1.0 Programme Overview
PPI’s inaugural programme document sets a 10-year strategic direction for the Institute. The Institute programming aspires to bridge the gap between government and the citizens in matters of public policy by facilitating a structured mechanism for the citizens to engage with the State at the highest levels of decision-making. PPI’s programming is a shift away from the traditional practices where CSOs have mostly taken an adversarial approach in engaging with the state. The state and CSOs must see each other as partners with shared goals to improve public policy design and delivery. This will further strengthen citizen-state bargaining in the process of making public policies.
The primary problem being addressed by PPI in its inaugural 10 years phase is that ‘civil society and citizens are not participating in and contributing to public policy making, implementation and evaluation. This problem is because of the limited knowledge among civil society public policy actors about how government in Uganda works (regarding public policy making) and the opportunities for policy influence. This is worsened by the lack of opportunities for the policy designing departments of government to interact with citizens in the process of agenda setting, policy design and implementation.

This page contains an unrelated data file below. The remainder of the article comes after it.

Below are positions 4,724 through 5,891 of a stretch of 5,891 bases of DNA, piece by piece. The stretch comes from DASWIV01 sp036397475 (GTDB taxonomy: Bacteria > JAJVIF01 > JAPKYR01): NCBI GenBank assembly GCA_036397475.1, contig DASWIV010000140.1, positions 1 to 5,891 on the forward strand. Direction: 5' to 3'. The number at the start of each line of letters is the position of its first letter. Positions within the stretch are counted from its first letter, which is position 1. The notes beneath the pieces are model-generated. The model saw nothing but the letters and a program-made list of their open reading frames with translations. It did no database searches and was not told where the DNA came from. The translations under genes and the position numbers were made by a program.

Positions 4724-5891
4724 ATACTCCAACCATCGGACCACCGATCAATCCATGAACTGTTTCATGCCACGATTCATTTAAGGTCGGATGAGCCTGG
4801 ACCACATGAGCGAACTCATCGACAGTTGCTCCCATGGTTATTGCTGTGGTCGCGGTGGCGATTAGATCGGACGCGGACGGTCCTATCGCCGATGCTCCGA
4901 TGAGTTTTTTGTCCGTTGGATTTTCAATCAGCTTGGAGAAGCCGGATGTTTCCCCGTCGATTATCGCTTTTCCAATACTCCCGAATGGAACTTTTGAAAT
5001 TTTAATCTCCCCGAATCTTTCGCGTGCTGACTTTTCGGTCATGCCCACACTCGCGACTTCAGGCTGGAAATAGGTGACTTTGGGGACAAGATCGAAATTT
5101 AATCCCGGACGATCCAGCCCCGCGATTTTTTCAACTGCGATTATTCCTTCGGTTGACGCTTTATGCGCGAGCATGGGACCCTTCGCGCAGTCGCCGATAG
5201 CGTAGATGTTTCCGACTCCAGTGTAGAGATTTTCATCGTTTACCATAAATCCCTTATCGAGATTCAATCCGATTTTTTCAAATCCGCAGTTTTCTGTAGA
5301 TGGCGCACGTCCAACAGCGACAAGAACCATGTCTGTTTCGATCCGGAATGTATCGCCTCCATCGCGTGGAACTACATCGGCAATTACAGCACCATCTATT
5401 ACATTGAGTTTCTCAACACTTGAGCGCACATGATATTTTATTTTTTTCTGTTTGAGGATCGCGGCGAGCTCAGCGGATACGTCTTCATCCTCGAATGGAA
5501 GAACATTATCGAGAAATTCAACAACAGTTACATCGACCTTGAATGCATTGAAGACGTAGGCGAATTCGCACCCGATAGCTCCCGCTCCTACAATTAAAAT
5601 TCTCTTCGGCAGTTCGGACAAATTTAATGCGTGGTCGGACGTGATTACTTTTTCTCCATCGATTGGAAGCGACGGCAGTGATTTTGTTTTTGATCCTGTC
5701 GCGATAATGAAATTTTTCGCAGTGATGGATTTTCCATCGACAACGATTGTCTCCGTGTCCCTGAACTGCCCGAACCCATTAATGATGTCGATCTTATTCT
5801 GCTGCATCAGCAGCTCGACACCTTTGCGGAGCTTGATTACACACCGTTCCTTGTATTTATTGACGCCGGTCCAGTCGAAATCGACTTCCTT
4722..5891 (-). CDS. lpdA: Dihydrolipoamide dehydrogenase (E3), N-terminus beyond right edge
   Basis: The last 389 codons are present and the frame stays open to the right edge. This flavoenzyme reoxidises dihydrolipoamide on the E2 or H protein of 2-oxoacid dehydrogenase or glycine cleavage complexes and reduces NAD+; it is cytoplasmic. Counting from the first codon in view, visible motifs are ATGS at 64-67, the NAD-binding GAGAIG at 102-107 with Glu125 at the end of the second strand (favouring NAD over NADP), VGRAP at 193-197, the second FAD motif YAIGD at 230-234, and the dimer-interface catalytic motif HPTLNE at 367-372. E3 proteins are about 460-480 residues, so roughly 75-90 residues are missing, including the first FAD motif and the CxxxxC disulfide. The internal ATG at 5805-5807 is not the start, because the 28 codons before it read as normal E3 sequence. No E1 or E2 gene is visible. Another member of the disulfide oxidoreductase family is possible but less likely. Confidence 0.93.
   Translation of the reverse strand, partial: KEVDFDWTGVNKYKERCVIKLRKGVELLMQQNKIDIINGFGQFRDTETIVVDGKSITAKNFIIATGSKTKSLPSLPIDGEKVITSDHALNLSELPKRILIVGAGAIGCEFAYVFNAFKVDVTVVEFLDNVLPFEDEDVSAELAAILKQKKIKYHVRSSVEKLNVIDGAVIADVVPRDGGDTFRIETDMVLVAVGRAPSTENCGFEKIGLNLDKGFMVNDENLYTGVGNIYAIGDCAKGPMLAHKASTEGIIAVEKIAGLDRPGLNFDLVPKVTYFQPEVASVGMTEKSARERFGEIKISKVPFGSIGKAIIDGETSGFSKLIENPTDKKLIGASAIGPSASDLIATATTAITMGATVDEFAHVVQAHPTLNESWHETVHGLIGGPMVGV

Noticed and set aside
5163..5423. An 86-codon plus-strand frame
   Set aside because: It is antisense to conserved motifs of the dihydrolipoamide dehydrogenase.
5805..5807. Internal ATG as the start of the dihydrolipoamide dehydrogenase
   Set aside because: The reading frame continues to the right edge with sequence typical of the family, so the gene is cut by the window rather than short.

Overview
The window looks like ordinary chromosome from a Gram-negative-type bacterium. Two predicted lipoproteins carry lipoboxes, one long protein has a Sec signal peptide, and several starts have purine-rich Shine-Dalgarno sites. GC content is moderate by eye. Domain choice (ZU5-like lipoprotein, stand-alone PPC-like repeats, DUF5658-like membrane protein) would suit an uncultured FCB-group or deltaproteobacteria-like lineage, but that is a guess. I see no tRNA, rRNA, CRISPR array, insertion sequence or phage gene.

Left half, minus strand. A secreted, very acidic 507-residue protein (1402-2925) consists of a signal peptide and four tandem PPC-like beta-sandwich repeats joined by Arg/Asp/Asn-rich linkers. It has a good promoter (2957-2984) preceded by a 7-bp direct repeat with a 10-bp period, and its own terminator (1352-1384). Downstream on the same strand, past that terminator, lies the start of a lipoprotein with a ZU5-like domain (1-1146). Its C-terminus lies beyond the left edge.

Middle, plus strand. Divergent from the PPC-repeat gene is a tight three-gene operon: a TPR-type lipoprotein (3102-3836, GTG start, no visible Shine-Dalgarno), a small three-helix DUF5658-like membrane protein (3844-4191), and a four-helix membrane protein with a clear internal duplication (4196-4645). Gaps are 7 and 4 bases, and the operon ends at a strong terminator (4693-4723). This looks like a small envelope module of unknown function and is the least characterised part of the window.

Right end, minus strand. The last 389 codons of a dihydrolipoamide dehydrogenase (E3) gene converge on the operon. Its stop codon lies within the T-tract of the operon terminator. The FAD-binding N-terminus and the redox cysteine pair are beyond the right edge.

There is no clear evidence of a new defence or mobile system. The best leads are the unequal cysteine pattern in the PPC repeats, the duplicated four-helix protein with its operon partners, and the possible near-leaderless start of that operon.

PPI is employing its theory of change as its implementation logic model. The choice of the theory of change is to design programmes that are iterative in nature to allow learning and adaptation along way. Based on a set of assumptions and preconditions, PPI’s theory of change is that public policies that respond to the development needs of society shall be realised only if citizens and citizens’ groups are able to influence the design, delivery and evaluation of such policies.
2.0 Current Programme
The Civil Society Elections Engagement Platform (CEEP) is an initiative of the Public Policy Institute together with partners designed to reignite civil society interest in advocating for and contributing to a conducive electoral environment that upholds issue-based campaigns and free and fair electoral practices. This programme provides real time and evidence-based election analysis and statistics as a basis for public discussions through a nonpartisan forum.
The project objectives are to;
(i) Promote active citizens political participation in election processes.
(ii) Strengthen the civil society policy platform as a facilitator of collaborative engagements with various stakeholders on election delivery and management.
(iii) Promote #ArtSpeaks as a new approach to engaging in civic and voter education by both government and civil society actors. The ultimate goal is to secure the democratic rights of all Ugandans through the conduct of free and fair elections that enhance public awareness and confidence in the electoral process and complies with existing policy and legal context.